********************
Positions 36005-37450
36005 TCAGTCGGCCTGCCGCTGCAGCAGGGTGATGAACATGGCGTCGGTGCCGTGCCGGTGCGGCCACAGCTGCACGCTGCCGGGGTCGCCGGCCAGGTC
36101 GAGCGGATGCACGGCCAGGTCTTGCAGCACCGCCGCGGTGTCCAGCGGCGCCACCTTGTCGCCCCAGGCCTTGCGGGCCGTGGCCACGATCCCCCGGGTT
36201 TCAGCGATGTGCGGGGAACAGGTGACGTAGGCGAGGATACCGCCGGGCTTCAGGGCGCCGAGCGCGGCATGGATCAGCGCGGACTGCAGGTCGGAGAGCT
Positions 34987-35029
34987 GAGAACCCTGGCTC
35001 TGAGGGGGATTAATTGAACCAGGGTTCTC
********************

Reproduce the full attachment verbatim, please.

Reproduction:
Positions 36005-37450
36005 TCAGTCGGCCTGCCGCTGCAGCAGGGTGATGAACATGGCGTCGGTGCCGTGCCGGTGCGGCCACAGCTGCACGCTGCCGGGGTCGCCGGCCAGGTC
36101 GAGCGGATGCACGGCCAGGTCTTGCAGCACCGCCGCGGTGTCCAGCGGCGCCACCTTGTCGCCCCAGGCCTTGCGGGCCGTGGCCACGATCCCCCGGGTT
36201 TCAGCGATGTGCGGGGAACAGGTGACGTAGGCGAGGATACCGCCGGGCTTCAGGGCGCCGAGCGCGGCATGGATCAGCGCGGACTGCAGGTCGGAGAGCT
Positions 34987-35029
34987 GAGAACCCTGGCTC
35001 TGAGGGGGATTAATTGAACCAGGGTTCTC